Biology/Honors Chemistry teacher Robert Tunney recently joined the Hyde faculty on the Woodstock Campus.
Around this time of year, incoming students are adapting to the culture of principle and introspection that sets Hyde schools apart. Many are jarred by a school in which courage and integrity are as central to the curriculum as mathematics and literature. Many families have just completed their first family weekend, an experience that taxes and rejuvenates us as we do hard work to understand the dynamics of our families and how we can work together to be at our collective best. As a new teacher in my first year on the Woodstock campus, I’m walking alongside you as you come to grips with Hyde’s unique educational philosophy. I’m reconciling its methods with my own through a combination of analysis and trust. I’m stretching myself beyond the boundaries of my own comfort and presumed abilities. And as I hope you too will experience, I’m an equal beneficiary in the achievement of deeds and personal growth that Hyde enables for its active participants.
One of the tenets of Hyde’s philosophy that I’ve found most attractive is “effort over achievement.” It’s a principle from which I believe I and the schools I attended could have benefited a great deal. I come from a highly achievement-oriented background. I went to a well funded public school that was for all intents and purposes like an elite private school, and then I went on to attend an Ivy League university. That is to say, I’m a prime candidate to be skeptical about a philosophy of effort over achievement. For all of my life, achievement has been the best thing I’ve had going for me. I can pass tests and complete assignments with relative ease, and I genuinely like learning in an academic setting. And yet I’ve rarely felt pride in my work. What my own teachers acknowledged as good work usually did not require much effort on my part, and I was secretly unimpressed with my performance – not to mention skeptical of my teachers’ judgment – because I knew that I could have done better. But why should I bother? What incentive is there to perform to your best in a system where a halfhearted effort will receive an A, and energetic commitment will earn no more? More broadly, the abiding educational model fails to bring the best out of students because it encourages us to identify a grade that is “good enough” and to perform to the minimum standard required to achieve that grade. It’s a system that encourages us to compete with a bell curve rather than with our personal best. By placing a premium on achievement rather than effort, we’re alternately dissuaded from pushing ourselves when we suspect that our achievement will fall short of a prescribed goal, or we’re demoralized when our sincere best effort does not put us high on the curve. True victories are rare when the grade is an end in and of itself.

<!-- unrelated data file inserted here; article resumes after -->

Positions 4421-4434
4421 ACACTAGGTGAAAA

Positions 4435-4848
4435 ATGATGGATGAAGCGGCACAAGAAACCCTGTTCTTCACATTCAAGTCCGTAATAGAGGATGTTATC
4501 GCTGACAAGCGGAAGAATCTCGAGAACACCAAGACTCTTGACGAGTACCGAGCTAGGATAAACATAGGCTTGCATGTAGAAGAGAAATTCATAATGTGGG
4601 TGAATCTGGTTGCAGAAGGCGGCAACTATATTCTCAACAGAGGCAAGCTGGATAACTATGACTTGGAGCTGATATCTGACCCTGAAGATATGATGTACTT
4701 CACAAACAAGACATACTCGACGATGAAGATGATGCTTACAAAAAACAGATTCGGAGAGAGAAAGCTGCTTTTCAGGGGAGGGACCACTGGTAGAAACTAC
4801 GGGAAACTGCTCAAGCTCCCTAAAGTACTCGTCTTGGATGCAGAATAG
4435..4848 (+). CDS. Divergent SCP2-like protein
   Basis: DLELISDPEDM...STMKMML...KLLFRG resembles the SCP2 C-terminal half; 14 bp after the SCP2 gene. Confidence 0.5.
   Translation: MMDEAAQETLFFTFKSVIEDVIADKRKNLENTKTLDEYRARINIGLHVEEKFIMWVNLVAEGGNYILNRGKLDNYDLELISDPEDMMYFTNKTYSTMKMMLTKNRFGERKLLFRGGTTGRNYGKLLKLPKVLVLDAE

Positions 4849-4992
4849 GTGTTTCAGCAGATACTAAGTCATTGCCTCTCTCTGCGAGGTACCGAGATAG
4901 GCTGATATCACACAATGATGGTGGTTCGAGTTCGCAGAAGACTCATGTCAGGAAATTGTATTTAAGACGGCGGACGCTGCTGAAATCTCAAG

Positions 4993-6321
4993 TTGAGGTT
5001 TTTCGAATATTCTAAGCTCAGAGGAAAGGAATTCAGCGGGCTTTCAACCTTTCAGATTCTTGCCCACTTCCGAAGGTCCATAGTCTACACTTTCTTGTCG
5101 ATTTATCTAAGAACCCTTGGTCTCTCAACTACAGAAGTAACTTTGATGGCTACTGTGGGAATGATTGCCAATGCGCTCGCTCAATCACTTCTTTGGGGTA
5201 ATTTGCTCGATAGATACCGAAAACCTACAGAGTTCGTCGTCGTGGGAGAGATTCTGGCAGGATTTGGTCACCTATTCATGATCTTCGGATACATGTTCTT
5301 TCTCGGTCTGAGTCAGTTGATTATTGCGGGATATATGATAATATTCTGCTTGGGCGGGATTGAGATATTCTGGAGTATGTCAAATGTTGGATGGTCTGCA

In the summer program I’ve been doing my best to model the effort that we demand of our students. This has included enduring some intimidating and unpleasant experiences. Over the course of the summer, incoming students are tasked with a barrage of challenges which are varied enough that a few of them are bound to make everyone uncomfortable. To the best I can figure, this is the point of these challenges. Or rather, the point is to task everyone – students and faculty alike – with challenges that seem intimidating and insurmountable from one end and victoriously (if inexpertly) accomplished from the other. Effort over achievement. But there’s more: effort leads to achievement. I can’t speak for everyone, but completing some of the more daunting challenges in front of me has made me feel pretty confident and accomplished. In our first week, we had to run a timed mile. I hadn’t run a mile in about five years, and it would not be an exaggeration to say that I was dreading it. I didn’t know if I could do it, and I didn’t want to embarrass myself for my lack of athletic prowess. But I did it to the best of my ability, partially because it was my job and partially because I’m not very good at doing things half way. By the end of the mile I was in pain, panting, and collapsed into a ball on the turf, but I had achieved what I thought was impossible. What’s more, I felt a sincere sense of accomplishment, which isn’t something that I feel every day. I’ve run a mile every week since, and I’ve run it faster every time.
By this point I hope the wisdom of effort over achievement is clear. Effort not only is achievement, but it’s a more authentic and purposeful brand of achievement than what passes muster at most schools. When achievement is set as the sincere personal best that flows from a concerted effort, students can feel pride in the recognition that they receive for their work. When the standard of evaluation is wholehearted commitment to the task at hand, teachers can give sincere praise for a student’s individual improvement, irrespective of where their performance falls on a curve. By reconceptualizing achievement as a product of our best effort rather than as an objective standard or a standard relative to one’s peers, we can draw out what is actually our greatest potential at a given point in time. This is a model that’s more motivating, just and logical than what we commonly encounter, as we cannot reasonably expect more from anyone than their personal best. Thus at Hyde we task ourselves with ambitious challenges and ask no more or less than our sincere best effort. It’s a philosophy that’s been working pretty well for me.